As my mind has slowly begun to clear, and the synapses sporadically fire properly, I catch glimpses of myself from the past 20+ years and the things I have done. My memories have been coming back whereas before there were periods of just blank nothingness scattered throughout my life. Events that I have always had a perception of having occurred a certain way are now flashing through my mind in their true forms. The demons are trying to stay buried where they have always been protected: in the recesses of my subconscious. But my brain, my soul even, is fighting to expel them out into the open. I know this is natural. At least that’s what I’m being told. I’m also being told that as I rewire, it’s going to continue for a long time and intensify, the memories will continue to replace the darkness. And I’ll have to deal with them.
The demons hurt. But I guess that’s what demons do isn’t it? My first true love that I lost? I had never really thought about how it ended. Just that it ended. I flashed last week on exactly how I lost her. How it was my fault. How she didn’t see it coming and it didn’t make sense. That’s what she kept saying to me on the phone. “This doesn’t make sense. You’re not making sense. Think about what you’re doing. I don’t understand why you’re doing this.” She’s right. I ended a 5 year relationship in the middle of a manic cycle and she was gone forever. And I never thought about those final moments again. It was gone from my mind. Until last week. It all came rushing back to me out of no where. I was watching the news and all of a sudden I was reliving every second of our last moments together. Except this time, I felt how she must have felt. I also felt the shame and the guilt that had been missing all of these years.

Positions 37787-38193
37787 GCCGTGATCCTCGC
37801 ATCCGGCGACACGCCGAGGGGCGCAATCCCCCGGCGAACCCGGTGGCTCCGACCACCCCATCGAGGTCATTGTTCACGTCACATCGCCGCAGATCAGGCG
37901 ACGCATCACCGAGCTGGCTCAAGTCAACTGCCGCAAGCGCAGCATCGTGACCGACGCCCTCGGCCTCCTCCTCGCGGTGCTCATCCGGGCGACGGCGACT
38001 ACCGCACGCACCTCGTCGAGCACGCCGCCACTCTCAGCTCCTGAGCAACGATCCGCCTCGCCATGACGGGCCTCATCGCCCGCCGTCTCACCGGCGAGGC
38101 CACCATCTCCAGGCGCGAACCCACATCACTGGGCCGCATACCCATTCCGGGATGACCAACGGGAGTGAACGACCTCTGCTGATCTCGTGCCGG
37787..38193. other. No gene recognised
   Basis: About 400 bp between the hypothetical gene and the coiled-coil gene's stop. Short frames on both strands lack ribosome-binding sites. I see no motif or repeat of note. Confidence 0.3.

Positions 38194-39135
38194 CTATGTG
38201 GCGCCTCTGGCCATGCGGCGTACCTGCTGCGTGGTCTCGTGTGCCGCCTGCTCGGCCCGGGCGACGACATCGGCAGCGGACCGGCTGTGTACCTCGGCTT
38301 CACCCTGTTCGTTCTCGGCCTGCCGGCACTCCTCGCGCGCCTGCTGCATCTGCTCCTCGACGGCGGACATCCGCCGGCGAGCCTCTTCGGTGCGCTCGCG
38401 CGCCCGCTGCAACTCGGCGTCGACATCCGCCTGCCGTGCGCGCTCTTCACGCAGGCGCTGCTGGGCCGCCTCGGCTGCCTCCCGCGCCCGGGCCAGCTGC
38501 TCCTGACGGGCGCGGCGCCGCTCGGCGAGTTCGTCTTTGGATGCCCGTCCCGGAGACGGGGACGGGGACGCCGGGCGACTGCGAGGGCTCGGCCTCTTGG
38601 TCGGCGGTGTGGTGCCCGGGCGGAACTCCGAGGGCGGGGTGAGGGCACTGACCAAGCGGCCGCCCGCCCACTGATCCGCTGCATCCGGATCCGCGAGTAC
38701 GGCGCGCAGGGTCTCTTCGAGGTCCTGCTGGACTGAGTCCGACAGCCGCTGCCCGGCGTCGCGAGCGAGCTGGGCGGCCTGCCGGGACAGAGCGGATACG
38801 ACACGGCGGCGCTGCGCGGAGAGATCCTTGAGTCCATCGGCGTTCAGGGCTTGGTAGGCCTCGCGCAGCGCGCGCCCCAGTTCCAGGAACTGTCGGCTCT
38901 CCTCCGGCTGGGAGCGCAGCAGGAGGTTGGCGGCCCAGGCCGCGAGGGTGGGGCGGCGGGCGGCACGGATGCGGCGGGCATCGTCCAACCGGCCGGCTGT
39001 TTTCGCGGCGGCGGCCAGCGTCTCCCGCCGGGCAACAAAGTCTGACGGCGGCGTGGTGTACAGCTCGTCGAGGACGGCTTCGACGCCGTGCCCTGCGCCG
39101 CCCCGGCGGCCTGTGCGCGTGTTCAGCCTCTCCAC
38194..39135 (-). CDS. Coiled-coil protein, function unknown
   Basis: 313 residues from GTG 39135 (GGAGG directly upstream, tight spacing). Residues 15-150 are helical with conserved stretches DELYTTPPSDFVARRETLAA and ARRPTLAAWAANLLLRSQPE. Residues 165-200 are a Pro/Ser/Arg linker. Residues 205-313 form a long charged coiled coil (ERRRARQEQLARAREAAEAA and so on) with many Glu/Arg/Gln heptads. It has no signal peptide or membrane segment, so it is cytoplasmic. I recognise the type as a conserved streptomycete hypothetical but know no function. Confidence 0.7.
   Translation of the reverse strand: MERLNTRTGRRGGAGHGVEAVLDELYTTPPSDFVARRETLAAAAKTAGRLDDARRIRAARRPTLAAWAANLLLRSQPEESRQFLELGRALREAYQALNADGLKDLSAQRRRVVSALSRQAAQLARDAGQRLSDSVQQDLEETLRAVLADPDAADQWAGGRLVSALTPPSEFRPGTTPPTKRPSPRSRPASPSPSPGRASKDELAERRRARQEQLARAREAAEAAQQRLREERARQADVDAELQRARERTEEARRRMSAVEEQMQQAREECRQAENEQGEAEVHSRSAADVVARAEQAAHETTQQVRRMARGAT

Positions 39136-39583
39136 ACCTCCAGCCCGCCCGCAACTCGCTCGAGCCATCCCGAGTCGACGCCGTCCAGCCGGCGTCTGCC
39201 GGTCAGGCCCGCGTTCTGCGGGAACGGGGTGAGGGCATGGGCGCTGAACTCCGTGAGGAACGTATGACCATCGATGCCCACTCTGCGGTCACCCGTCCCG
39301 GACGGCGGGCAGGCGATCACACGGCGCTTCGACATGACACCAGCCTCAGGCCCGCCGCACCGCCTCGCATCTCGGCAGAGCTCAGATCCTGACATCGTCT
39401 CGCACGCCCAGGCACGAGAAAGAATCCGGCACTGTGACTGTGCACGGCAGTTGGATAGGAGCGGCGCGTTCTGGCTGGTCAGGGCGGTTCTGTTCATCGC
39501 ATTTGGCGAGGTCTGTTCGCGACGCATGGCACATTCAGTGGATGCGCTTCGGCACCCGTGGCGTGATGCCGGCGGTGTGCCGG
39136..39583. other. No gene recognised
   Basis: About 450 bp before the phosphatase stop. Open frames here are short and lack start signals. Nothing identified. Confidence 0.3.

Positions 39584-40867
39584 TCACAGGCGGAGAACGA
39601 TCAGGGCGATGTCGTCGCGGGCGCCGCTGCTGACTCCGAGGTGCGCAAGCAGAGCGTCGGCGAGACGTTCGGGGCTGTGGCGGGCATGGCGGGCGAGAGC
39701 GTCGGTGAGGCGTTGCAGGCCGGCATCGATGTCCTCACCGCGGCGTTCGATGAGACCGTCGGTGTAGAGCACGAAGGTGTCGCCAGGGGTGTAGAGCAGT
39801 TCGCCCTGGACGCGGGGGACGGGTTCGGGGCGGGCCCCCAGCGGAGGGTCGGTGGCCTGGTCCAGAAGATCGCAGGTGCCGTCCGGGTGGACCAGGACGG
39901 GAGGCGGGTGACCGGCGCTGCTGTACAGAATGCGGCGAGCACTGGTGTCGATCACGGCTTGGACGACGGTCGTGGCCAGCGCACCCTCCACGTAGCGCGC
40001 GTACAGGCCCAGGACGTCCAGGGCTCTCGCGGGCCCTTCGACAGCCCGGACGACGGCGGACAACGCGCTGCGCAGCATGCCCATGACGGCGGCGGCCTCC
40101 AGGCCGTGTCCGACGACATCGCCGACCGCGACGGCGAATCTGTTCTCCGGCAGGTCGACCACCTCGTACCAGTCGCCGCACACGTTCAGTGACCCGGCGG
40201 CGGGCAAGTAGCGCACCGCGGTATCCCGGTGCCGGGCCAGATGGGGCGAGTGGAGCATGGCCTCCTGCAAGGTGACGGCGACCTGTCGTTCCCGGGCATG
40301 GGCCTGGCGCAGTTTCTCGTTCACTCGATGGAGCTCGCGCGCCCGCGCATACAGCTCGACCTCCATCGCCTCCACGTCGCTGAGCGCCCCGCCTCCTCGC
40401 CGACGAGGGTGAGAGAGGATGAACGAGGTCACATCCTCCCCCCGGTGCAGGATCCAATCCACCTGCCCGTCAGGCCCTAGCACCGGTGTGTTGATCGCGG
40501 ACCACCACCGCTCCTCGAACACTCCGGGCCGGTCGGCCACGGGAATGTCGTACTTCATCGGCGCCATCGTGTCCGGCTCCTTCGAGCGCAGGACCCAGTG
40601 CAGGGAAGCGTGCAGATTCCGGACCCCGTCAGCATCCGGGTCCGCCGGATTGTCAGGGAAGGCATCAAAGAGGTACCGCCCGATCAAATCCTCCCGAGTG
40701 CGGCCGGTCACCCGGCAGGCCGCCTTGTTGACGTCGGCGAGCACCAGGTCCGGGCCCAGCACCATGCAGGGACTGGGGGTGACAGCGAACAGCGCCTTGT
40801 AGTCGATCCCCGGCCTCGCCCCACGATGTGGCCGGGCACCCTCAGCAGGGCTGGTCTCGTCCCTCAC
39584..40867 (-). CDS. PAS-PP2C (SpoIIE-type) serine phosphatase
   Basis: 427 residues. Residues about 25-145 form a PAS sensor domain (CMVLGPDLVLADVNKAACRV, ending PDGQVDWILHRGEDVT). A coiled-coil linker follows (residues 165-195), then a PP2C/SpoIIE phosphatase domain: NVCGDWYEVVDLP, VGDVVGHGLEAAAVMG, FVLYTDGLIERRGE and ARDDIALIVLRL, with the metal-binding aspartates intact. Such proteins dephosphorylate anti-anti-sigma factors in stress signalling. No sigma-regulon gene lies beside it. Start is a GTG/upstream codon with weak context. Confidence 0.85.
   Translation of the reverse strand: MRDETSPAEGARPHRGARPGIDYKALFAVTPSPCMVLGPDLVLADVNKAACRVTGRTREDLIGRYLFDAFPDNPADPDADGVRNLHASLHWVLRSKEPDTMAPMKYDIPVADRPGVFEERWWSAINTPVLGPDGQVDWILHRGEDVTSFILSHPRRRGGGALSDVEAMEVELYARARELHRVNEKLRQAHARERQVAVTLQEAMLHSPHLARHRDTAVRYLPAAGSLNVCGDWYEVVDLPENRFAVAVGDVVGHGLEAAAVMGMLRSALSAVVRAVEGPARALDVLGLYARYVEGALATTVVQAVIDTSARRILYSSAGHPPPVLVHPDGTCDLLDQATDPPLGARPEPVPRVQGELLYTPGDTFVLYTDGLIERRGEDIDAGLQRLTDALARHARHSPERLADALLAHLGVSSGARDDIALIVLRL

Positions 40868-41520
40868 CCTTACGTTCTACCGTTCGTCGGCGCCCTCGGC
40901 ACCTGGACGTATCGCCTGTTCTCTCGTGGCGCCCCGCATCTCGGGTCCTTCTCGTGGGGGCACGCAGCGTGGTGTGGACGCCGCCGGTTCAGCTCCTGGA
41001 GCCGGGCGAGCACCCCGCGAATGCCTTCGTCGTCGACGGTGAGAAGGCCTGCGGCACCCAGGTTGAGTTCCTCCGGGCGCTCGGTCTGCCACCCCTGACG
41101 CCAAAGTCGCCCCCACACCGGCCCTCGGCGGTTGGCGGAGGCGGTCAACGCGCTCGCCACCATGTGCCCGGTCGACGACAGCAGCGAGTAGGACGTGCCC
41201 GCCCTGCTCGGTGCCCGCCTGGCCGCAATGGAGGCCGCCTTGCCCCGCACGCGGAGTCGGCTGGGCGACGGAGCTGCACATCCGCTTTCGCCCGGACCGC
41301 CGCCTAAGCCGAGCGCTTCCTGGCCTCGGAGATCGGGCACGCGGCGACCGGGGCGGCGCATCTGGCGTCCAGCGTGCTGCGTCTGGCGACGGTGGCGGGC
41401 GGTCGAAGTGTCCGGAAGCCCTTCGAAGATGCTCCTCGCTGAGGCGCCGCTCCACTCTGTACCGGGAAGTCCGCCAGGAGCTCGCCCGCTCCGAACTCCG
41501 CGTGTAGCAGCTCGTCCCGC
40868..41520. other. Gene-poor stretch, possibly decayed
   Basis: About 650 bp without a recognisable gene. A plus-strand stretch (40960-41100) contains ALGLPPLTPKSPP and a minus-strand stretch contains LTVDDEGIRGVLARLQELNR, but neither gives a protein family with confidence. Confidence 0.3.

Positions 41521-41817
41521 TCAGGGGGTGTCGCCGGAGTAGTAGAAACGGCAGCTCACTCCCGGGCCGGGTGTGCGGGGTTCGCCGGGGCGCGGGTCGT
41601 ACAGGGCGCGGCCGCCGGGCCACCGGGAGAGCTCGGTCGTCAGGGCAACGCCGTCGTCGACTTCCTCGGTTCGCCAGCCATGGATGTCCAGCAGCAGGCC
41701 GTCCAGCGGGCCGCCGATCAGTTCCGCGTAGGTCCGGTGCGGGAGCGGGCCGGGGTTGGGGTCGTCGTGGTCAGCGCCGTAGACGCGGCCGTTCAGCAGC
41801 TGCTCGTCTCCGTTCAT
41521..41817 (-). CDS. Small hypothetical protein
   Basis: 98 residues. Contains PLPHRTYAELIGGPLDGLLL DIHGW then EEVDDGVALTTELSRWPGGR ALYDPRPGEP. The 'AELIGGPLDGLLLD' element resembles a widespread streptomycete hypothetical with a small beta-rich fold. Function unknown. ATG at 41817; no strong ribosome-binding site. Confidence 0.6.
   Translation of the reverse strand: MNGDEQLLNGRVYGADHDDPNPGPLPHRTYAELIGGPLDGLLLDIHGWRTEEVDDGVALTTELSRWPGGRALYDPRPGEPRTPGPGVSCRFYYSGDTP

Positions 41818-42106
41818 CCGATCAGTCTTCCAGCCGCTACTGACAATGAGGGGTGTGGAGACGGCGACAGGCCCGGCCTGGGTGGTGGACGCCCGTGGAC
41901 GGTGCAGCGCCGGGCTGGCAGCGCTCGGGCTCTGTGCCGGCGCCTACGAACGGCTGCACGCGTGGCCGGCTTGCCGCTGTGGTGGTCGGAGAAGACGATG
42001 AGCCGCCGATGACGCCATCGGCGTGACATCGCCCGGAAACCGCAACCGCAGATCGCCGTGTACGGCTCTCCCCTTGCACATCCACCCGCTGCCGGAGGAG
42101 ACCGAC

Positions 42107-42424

That’s one example. There have been a few more. And I know this all may sound odd to someone who has never experienced this, but I’ve never really questioned the gaps because they have always been there. It seemed normal. “I have a bad memory” I would say. I didn’t think about bad things because I had no recall of bad things to think about. I didn’t know they were there. And my childhood? Boy. That’s the Devil himself. I have become the definitive master of coming up with excuses for my therapist to avoid that darkness. But she, in turn, is a master at what she does and somehow we always end up right on the edge of my Abyss peering down into the enveloping vacuum below. She says for me to take it slow. She tells me it’ll come with time and that she will be there for me when it does. She’s gentle, but firm in her resolve to help me remember.
This is not as easy a redemption as I thought it would be. No weekend church-going with this guy. I have to bow to the alter of my psyche every day and beg Him to accept me into His fold. If this had been caught when I was a teen in it’s early stages, I’m sure things would be very different for me today. But sifting through twenty-five years of the suppressed memories of things done to me and of the things that I have done to others is taking it’s toll on me.
These demons of mine are tricky, but I’ve got twenty-five years of their tricks inside of me and I’ve learned from the best.